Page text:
With this handy reference, you'll familiarize yourself in no time with the basics of Matplotlib: you'll learn how you can prepare your data, create a new plot, use some basic plotting routines to your advantage, add customizations to your plots, and save, show and close the plots that you make.

What might have looked difficult before will definitely be more clear once you start using this cheat sheet! Use it in combination with the Matplotlib Gallery, the documentation.


Matplotlib is a Python 2D plotting library which produces publication-quality figures in a variety of hardcopy formats and interactive environments across platforms.

Prepare the Data 

1D Data 

>>> import numpy as np
>>> x = np.linspace(0, 10, 100)
>>> y = np.cos(x)
>>> z = np.sin(x)

2D Data or Images 

>>> data = 2 * np.random.random((10, 10))
>>> data2 = 3 * np.random.random((10, 10))
>>> Y, X = np.mgrid[-3:3:100j, -3:3:100j]
>>> U = 1 X** 2 + Y
>>> V = 1 + X Y**2
>>> from matplotlib.cbook import get_sample_data
>>> img = np.load(get_sample_data('axes_grid/bivariate_normal.npy'))

Create Plot

>>> import matplotlib.pyplot as plt


>>> fig = plt.figure()
>>> fig2 = plt.figure(figsize=plt.figaspect(2.0))


>>> fig.add_axes()
>>> ax1 = fig.add_subplot(221) #row-col-num
>>> ax3 = fig.add_subplot(212)
>>> fig3, axes = plt.subplots(nrows=2,ncols=2)
>>> fig4, axes2 = plt.subplots(ncols=3)

Save Plot 

>>> plt.savefig('foo.png') #Save figures
>>> plt.savefig('foo.png',  transparent=True) #Save transparent figures

Show Plot

>>> plt.show()

Plotting Routines 

1D Data 

>>> fig, ax = plt.subplots()
>>> lines = ax.plot(x,y) #Draw points with lines or markers connecting them
>>> ax.scatter(x,y) #Draw unconnected points, scaled or colored
>>> axes[0,0].bar([1,2,3],[3,4,5]) #Plot vertical rectangles (constant width)
>>> axes[1,0].barh([0.5,1,2.5],[0,1,2]) #Plot horiontal rectangles (constant height)
>>> axes[1,1].axhline(0.45) #Draw a horizontal line across axes
>>> axes[0,1].axvline(0.65) #Draw a vertical line across axes
>>> ax.fill(x,y,color='blue') #Draw filled polygons
>>> ax.fill_between(x,y,color='yellow') #Fill between y values and 0

2D Data 

>>> fig, ax = plt.subplots()
>>> im = ax.imshow(img, #Colormapped or RGB arrays
      cmap= 'gist_earth', 
      interpolation= 'nearest',
>>> axes2[0].pcolor(data2) #Pseudocolor plot of 2D array
>>> axes2[0].pcolormesh(data) #Pseudocolor plot of 2D array
>>> CS = plt.contour(Y,X,U) #Plot contours
>>> axes2[2].contourf(data1) #Plot filled contours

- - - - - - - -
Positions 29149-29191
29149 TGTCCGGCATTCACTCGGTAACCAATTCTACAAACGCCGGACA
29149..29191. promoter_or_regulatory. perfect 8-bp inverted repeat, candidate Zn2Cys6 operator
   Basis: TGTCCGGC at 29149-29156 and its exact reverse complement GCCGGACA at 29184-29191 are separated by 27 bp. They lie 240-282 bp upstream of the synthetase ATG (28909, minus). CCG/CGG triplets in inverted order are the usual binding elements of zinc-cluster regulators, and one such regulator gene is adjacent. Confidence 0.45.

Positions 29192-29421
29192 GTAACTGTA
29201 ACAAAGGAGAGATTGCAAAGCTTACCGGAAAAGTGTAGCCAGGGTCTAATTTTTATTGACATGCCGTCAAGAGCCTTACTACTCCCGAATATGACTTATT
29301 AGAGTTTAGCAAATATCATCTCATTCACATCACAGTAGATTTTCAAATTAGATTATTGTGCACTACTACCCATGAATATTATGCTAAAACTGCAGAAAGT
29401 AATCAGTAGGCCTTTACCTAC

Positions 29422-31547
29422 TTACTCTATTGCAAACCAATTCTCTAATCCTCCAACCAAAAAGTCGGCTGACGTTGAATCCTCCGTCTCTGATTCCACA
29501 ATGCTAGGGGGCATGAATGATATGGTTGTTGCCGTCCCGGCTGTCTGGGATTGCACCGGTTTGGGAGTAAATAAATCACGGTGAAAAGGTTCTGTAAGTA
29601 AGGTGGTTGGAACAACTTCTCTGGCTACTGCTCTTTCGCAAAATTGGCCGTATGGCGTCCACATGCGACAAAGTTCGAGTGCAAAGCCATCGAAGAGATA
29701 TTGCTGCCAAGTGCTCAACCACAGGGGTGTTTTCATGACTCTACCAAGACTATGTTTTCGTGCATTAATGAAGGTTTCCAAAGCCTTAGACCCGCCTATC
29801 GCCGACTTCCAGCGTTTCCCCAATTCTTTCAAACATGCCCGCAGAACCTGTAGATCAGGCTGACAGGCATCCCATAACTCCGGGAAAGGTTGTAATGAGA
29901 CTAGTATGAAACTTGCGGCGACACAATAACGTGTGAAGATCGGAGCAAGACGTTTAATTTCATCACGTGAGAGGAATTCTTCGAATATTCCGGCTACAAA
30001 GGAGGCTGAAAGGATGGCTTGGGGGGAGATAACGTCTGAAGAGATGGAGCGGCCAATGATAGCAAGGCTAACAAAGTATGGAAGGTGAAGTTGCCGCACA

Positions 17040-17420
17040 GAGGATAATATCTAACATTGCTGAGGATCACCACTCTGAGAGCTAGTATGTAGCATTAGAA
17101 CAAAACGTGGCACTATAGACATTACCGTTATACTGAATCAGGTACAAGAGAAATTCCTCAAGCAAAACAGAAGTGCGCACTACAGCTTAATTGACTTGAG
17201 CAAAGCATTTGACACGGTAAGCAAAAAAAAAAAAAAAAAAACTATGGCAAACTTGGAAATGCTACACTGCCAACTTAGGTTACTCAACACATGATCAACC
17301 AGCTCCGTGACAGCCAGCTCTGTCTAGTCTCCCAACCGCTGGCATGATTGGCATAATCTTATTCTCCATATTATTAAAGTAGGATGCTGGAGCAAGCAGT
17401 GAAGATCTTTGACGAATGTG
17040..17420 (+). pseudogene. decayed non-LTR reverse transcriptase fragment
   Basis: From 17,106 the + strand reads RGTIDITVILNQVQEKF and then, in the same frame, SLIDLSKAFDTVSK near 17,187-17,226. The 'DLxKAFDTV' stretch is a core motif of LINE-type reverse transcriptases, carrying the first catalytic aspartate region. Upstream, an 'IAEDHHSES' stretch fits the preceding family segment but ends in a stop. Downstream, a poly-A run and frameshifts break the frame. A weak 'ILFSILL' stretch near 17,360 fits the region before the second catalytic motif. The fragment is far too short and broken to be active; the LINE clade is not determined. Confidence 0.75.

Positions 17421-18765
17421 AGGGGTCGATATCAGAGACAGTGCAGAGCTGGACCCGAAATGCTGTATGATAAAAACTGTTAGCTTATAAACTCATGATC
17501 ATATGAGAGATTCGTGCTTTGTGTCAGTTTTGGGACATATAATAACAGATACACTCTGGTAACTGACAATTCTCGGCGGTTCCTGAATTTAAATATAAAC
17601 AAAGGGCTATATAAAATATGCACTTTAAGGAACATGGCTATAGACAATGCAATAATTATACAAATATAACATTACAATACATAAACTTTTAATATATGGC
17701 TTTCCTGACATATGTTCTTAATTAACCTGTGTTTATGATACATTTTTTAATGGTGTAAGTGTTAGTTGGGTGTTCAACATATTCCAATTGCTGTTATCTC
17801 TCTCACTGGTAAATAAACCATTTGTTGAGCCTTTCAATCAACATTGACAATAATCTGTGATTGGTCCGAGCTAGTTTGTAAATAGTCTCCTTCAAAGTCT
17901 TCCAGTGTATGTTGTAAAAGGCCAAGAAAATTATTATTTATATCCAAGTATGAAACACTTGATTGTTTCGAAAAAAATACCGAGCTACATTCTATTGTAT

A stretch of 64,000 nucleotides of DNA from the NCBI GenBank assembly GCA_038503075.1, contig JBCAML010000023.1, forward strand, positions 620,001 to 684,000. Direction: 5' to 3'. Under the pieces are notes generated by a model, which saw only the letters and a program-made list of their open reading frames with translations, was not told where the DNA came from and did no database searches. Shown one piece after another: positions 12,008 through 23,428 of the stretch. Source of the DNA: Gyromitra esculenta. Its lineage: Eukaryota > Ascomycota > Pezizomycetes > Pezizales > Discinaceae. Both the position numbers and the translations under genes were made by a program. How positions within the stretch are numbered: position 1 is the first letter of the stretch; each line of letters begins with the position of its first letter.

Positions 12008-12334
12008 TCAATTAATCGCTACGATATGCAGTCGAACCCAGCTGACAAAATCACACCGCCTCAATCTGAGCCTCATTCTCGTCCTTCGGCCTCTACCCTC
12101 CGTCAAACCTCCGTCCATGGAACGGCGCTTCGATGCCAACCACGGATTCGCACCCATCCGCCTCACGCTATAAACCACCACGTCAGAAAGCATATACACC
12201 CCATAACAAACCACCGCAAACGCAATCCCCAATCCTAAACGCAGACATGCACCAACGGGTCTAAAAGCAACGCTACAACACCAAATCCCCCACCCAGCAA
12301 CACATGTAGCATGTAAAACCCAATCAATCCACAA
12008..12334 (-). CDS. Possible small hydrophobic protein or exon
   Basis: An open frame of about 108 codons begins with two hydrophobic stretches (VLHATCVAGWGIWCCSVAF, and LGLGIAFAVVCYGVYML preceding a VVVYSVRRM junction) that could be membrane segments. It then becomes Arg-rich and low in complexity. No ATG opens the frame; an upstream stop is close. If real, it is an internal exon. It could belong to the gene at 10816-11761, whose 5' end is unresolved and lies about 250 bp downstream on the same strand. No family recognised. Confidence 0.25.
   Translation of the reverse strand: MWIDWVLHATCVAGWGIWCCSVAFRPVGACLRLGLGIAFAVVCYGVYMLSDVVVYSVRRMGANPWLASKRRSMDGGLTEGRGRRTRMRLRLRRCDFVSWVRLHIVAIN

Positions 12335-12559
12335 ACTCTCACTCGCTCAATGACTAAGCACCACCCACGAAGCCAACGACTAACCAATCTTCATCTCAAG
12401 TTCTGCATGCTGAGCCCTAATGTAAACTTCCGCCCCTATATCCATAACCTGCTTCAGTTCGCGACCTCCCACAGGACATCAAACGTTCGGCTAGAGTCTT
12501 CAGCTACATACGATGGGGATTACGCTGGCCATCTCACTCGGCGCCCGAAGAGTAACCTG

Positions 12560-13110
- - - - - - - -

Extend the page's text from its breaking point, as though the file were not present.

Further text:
>>> axes2[2]= ax.clabel(CS) #Label a contour plot

Vector Fields 

>>> axes[0,1].arrow(0,0,0.5,0.5) #Add an arrow to the axes
>>> axes[1,1].quiver(y,z) #Plot a 2D field of arrows
>>> axes[0,1].streamplot(X,Y,U,V) #Plot a 2D field of arrows

Data Distributions 

>>> ax1.hist(y) #Plot a histogram
>>> ax3.boxplot(y) #Make a box and whisker plot
>>> ax3.violinplot(z)  #Make a violin plot

Plot Anatomy & Workflow 

Plot Anatomy 




The basic steps to creating plots with matplotlib are:

1 Prepare Data
2 Create Plot
3 Plot
4 Customized Plot
5 Save Plot
6 Show Plot

>>> import matplotlib.pyplot as plt
>>> x = [1,2,3,4]  #Step 1
>>> y = [10,20,25,30] 
>>> fig = plt.figure() #Step 2
>>> ax = fig.add_subplot(111) #Step 3
>>> ax.plot(x, y, color= 'lightblue', linewidth=3)  #Step 3, 4
>>> ax.scatter([2,4,6],
          color= 'darkgreen',
          marker= '^' )
>>> ax.set_xlim(1, 6.5)
>>> plt.savefig('foo.png' ) #Step 5
>>> plt.show() #Step 6

Close and Clear 

>>> plt.cla()  #Clear an axis
>>> plt.clf(). #Clear the entire figure
>>> plt.close(). #Close a window

Plotting Customize Plot 

Colors, Color Bars & Color Maps 

>>> plt.plot(x, x, x, x**2, x, x** 3)
>>> ax.plot(x, y, alpha = 0.4)
>>> ax.plot(x, y, c= 'k')
>>> fig.colorbar(im, orientation= 'horizontal')
>>> im = ax.imshow(img,
            cmap= 'seismic' )


>>> fig, ax = plt.subplots()
>>> ax.scatter(x,y,marker= ".")
>>> ax.plot(x,y,marker= "o")


>>> plt.plot(x,y,linewidth=4.0)
>>> plt.plot(x,y,ls= 'solid') 
>>> plt.plot(x,y,ls= '--') 
>>> plt.plot(x,y,'--' ,x**2,y**2,'-.' ) 
>>> plt.setp(lines,color= 'r',linewidth=4.0)

Text & Annotations 

>>> ax.text(1,
           'Example Graph', 
            style= 'italic' )
>>> ax.annotate("Sine", 
xy=(8, 0),
xycoords= 'data', 
xytext=(10.5, 0),
textcoords= 'data', 
arrowprops=dict(arrowstyle= "->", 


>>> plt.title(r '$sigma_i=15$', fontsize=20)

Limits, Legends and Layouts